I like playing rock clubs and I like playing theaters, but I also enjoy comedy clubs a lot. I'm doing venues on this tour where people are coming out to see me. [At] a comedy club, they're coming out to laugh and they don't care if it's you or the next person. You're more at the mercy of the tone that's already been set. If the two comics before you made the audience laugh a lot, you have to go in and live up to that and you have to feed that. When it's your own audience, you still have to put on a great show, but they're more familiar with you. They give you the benefit of the doubt a little bit more. If I do a gig in front of my audience and something does well, I feel good about it. But then if I do the comedy club and it does well, I feel even more confident that I can take it to my audience.
I'm sure you get this question all the time, but why did you leave The Daily Show? Did leaving feel risky?
I think there's always the fear that "I've got a steady paycheck, why walk away from this?" But The Daily Show — it's not a career. It's a job. Because it's television, people see it as a more glamorous thing, but it's a job. I work for Jon. He was my boss. That's all it was. At some point, you feel like you hit a ceiling at a job and you feel like you want to do more.
One of my favorite Daily Show moments of all time is when you interviewed PETA about its argument that whales are slaves that should be freed under the 13th Amendment. Are subjects of interviews like that really not in on the joke?
She wasn't in on the joke, and more often than not, anyone we would sit down with — they're not in on the joke. People now know what The Daily Show is, but at the end of the day, they just want to get on TV. They just want to get their opinion out there. One of the things [field producers] always make a point of doing is whenever the piece airs, they follow up with the subjects. And what you find more often than not — even people who wound up looking silly — [they're] proud and happy with how it came out. There are pieces I did where people said offensive things and they wound up looking silly, but afterward they were like, "Yeah, I loved it."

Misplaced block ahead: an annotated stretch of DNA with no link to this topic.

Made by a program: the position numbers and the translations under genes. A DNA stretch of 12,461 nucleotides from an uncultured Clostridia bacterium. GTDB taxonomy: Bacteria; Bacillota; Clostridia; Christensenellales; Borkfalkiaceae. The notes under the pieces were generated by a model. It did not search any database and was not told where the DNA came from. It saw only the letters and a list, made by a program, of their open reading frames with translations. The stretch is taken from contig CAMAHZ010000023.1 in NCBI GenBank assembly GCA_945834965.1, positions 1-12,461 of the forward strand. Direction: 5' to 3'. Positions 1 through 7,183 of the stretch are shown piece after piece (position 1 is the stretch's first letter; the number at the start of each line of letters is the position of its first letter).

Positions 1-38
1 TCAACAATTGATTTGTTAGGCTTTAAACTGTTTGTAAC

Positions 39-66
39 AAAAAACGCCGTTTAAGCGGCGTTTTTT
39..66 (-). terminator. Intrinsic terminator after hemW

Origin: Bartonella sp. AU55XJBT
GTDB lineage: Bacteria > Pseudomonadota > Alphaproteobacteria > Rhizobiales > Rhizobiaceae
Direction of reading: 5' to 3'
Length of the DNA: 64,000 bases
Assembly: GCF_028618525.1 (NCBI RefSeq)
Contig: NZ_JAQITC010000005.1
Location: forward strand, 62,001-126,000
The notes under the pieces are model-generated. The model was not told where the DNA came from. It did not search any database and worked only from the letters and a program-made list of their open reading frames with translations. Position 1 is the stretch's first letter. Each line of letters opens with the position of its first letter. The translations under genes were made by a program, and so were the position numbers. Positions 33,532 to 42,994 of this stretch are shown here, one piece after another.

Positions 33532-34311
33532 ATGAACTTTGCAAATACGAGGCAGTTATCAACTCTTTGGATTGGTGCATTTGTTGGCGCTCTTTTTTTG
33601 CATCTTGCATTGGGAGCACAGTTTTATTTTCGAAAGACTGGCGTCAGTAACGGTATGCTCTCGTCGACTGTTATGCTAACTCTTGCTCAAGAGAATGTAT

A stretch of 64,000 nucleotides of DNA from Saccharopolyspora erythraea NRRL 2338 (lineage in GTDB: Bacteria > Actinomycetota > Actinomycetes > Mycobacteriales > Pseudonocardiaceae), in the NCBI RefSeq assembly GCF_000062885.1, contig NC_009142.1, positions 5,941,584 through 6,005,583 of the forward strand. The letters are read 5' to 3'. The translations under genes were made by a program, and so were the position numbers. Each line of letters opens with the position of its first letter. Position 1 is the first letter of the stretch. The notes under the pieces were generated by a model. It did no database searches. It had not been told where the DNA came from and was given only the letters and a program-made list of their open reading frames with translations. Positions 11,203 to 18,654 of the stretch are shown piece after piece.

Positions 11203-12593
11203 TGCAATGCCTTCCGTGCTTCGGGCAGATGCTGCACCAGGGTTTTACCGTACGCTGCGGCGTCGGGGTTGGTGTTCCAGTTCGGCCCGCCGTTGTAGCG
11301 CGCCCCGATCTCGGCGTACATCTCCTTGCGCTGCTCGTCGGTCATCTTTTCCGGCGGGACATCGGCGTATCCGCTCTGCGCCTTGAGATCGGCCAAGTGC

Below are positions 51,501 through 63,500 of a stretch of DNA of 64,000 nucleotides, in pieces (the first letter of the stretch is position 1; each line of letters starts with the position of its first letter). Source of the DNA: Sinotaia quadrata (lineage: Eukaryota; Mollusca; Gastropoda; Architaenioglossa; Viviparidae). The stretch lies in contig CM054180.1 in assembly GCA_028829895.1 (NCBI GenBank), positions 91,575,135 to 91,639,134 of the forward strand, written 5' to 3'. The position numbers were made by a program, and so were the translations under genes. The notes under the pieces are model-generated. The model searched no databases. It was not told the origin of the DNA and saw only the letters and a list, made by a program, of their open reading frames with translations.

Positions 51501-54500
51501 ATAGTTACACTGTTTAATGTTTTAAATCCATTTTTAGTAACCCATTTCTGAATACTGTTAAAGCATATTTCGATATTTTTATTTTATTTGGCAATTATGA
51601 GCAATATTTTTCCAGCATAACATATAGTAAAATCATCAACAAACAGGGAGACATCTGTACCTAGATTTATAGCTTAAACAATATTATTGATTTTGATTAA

Do you think Last Week Tonight With John Oliver is doing something fundamentally different than The Daily Show? It seems to be doing this hybrid thing between making fun of the news and doing original reporting.
What you're seeing is John [Oliver's] point of view. If you see him do standup, he approaches standup from a similar place. Or if you listen to his podcast, it also comes from a similar place. So I think this is just a different stage to put that on.
You seem to divide your time between writing for shows like King of the Hill and The Daily Show and performing and developing really good standup. Do you see yourself as devoted more to one or the other?
I enjoy creating, whether it's creating my own show ideas or writing a feature script or doing standup. Writing for other people — it's good and I guess it's a good job, but it's a job. You have to be able to cater for somebody else. And I think I'm probably a little bit of a megalomaniac in that it's hard to sometimes do that.
What's next for you?
I'm going to finish out doing these tour dates for this year, and then in the new year, maybe add more cities if possible. I've tried to develop some television ideas, [but], you're at the mercy of the people you're developing with and that's a long, very arduous process.